Presented at Baselworld 2016, the Eberhard & Co. Scafograf 300 (ref. 41034) looks like a faithful recreation of a classic model that was sold by the brand back in the 1950s. Offering you a nice combination of a robust Swiss-made movement, adequate water resistance rating of 300 meters, and an elegant exterior, it is mildly overpriced but will probably be successful in the long run when all sorts of discounts and rebates kick in.
Although Eberhard & Co. has always tried to play it safe when it came to industrial design, they seem to always have had a thing for being original. While most of their timekeepers were never as radical as, for example, their Chrono4 line of sporty chronographs that featured four linearly positioned sub-dials, they were never generic either.
Still, there is a huge spike of interest in all things vintage and, for a smaller brand like Eberhard & Co. letting this wave to just dissipate was not an option: you have to ride the wave, not ignore it to stay afloat. Luckily, their timekeepers from the 1950s and 1960s, too, had a character of their own, although -let’s be honest about that- by no means revolutionary. Offering a sort of homage to a classic line that wouldn’t look like yet another Submariner-lookalike wasn’t that difficult after all.
The new version looks a bit classier than the original thanks to better finish of the stainless steel case, more refined bezel with black ceramic inlay, and more comfortable (although optional) steel bracelet. Still, from where I stand, it is overpriced: not terribly so, but you will probably still need to find a good deal before buying one in order not to lose too much money when the time comes to let it go.
If the price is not an issue, however, the Scafograf 300 may very well become a nice choice if you don’t want to put yet another Seamaster in your stable.
Case & Strap
Compared with the original, the 2016 Scafograf 300 ref. 41034 is just a hair larger measuring just 43 millimeters in diameter and 12.60 from convex sapphire top to engraved stainless steel bottom.
Even by today’s standards, the stainless steel case is not too big although some may find its long lugs not particularly convenient since they easily increase the case’s overall length by approximately ten millimeters to some 53 mm from lug to lug. If you happen to own a narrower wrist, you are in trouble. However, if you happen to be of more of an average build or even wider in the bones department, the case should probably fit nicely although I can’t call its profile especially well-sculpted.
It is interesting that the older Scafograf 300 from the 1950s didn’t have (and probably even didn’t need) a helium escape valve on its case. Although I can’t call the part a ‘gimmick’, I would probably have called it an overkill simply because this is not a professional diving tool and, truth be told, I can hardly imagine an owner of this definitely luxury timekeeper to often find himself (or herself, let’s not be misogynistic here) in a situation of peril where an extremely fast decompression would justify an introduction of the contraption.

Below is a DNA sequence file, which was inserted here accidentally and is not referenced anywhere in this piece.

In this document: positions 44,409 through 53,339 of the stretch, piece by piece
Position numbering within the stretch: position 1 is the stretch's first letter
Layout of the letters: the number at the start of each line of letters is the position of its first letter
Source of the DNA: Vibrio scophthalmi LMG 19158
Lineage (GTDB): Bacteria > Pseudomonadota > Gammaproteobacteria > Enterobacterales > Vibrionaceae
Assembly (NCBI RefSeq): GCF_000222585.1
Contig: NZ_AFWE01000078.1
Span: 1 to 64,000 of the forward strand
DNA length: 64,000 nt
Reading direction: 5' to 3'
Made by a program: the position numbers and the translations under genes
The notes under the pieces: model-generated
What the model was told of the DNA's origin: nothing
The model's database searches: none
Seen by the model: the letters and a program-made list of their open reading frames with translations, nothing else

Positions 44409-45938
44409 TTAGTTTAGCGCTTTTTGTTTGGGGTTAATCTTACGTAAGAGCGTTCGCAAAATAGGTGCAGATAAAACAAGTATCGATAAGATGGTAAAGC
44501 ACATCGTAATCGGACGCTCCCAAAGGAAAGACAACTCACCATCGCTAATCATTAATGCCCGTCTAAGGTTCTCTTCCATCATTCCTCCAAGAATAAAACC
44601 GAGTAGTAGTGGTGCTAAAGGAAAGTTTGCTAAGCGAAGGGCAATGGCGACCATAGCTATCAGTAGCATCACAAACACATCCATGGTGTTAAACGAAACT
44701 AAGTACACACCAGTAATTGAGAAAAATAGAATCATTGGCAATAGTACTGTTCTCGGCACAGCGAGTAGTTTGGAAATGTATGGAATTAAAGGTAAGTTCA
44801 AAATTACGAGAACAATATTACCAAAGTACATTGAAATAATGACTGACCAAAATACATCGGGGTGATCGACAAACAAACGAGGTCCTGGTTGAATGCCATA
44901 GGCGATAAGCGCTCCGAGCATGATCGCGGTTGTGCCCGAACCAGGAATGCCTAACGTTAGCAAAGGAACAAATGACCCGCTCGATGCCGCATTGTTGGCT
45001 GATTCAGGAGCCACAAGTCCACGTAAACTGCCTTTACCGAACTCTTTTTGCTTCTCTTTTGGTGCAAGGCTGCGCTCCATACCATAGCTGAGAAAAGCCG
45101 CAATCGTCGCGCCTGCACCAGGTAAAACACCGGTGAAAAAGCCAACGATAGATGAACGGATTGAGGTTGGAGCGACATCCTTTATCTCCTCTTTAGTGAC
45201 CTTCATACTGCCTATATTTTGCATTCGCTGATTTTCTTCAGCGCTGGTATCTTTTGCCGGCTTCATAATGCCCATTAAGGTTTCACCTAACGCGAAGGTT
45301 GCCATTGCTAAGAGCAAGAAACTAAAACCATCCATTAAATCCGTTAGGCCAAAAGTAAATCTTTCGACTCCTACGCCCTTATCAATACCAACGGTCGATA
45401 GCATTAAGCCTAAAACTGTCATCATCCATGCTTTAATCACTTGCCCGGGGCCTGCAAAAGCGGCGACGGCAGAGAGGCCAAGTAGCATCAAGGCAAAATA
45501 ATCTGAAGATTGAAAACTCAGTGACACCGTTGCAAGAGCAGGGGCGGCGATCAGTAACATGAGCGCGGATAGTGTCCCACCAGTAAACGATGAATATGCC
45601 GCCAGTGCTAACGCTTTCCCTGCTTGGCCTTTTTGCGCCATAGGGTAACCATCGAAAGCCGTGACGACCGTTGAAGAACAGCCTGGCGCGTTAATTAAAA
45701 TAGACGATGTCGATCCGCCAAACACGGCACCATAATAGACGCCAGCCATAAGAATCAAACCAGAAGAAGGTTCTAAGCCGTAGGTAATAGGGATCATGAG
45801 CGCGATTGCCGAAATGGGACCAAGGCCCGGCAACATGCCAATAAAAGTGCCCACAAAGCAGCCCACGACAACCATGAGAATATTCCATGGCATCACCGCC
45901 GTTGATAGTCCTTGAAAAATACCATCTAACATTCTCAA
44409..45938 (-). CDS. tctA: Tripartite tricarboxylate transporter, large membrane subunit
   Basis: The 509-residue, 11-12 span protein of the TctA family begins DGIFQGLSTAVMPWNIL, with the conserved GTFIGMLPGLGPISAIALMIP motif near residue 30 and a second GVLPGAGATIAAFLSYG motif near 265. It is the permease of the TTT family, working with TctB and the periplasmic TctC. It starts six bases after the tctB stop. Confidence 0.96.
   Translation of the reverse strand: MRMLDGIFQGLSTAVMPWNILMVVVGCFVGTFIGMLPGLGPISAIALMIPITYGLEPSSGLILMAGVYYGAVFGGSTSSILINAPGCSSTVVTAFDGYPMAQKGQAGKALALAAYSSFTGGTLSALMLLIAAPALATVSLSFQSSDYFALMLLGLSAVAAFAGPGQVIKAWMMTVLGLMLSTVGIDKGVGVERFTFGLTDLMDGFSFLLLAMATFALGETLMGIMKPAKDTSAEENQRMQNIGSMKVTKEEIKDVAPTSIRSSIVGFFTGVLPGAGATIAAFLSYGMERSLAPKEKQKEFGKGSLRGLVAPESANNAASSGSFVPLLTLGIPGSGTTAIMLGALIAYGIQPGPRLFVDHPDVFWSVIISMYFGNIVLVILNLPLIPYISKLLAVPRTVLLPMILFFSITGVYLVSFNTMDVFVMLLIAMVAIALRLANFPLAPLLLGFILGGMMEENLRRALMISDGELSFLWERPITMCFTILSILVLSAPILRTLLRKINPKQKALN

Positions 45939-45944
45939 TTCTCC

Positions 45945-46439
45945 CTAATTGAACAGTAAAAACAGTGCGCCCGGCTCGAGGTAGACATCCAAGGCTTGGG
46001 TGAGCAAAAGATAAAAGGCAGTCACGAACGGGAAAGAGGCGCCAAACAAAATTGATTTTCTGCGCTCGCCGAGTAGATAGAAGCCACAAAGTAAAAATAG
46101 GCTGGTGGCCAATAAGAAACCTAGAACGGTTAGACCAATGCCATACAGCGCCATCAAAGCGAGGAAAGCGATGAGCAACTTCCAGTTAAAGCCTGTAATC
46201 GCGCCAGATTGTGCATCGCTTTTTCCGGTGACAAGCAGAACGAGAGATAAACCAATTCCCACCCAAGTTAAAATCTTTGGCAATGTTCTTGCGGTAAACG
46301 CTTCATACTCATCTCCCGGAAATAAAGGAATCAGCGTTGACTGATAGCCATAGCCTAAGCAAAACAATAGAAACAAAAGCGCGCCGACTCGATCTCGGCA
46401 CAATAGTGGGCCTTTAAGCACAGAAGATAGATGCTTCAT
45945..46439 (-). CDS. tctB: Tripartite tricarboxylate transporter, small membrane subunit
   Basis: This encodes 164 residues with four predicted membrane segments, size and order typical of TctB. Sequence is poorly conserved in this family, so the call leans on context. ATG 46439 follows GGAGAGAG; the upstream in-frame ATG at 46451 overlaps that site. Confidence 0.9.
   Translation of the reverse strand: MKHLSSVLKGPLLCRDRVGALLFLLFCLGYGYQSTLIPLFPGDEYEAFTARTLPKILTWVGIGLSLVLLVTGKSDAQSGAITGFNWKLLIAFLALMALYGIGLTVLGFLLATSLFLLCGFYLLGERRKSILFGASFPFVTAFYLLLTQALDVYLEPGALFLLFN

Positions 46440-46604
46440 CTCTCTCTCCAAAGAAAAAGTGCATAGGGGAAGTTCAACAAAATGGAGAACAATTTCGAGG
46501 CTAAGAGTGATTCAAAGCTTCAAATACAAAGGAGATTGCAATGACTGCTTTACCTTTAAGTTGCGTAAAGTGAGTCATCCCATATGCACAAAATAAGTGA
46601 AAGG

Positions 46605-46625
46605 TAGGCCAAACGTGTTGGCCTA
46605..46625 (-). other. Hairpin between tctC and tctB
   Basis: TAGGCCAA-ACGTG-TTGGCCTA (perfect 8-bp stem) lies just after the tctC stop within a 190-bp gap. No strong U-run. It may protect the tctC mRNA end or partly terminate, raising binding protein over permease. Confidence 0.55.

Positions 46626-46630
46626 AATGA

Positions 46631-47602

On the other hand, the extra part at least, um, partly justifies the recommended retail price, which is nothing less than outrageous all things considered.
As far as the ergonomics is concerned, the Scafograf 300 excels in all departments starting with the winding/setting crown that is easy to operate even if you happen to have a set of stubby fingers and finishing with the unidirectionally rotating bezel with nicely finished notches that are wide and deep enough to provide solid grip without any sort of discomfort. The luminescent markers on the first 15 minutes of the diving scale (including the stylized triangle at “00”,) too, help a great deal when you need to use the simple timer in a place where there is just isn’t enough light (and in these sort of places you usually don’t want to find yourself with your oxygen tank depleted.)
The standard 21-mm wide black rubber band gives the diver an even sportier (and also more modern) appearance. Yet, it can also be had on optional stainless steel “Chassis” bracelet that looks similar to the original bracelet that the 1950s model was offered on. Please note that, while the bracelet comes with the brand’s patented “Declic” deployment clasp as standard, the rubber band is equipped with a lot less comfortable (and probably less secure if you indeed plan to use this watch as a diving companion) steel pin buckle: the aforementioned deployment clasp comes here as a more or less expensive option.
I have the impression that some fifty years ago when rock was hard, cars were deadly, and tool watches were, well, tools, people were less obsessed with what sort of personal statement they would like to make by changing the original strap for something ‘aftermarket’. Manufacturers, likewise, weren’t too busy looking for a piece of scrap metal that was used as a part of the hull of some doomed ship or a fighter jet but were mostly trying to create -again- a tool that would be good at doing its job. Making it more stylish and more interesting probably helped to sell more of them, but functionality and usability was a primary target for most designers.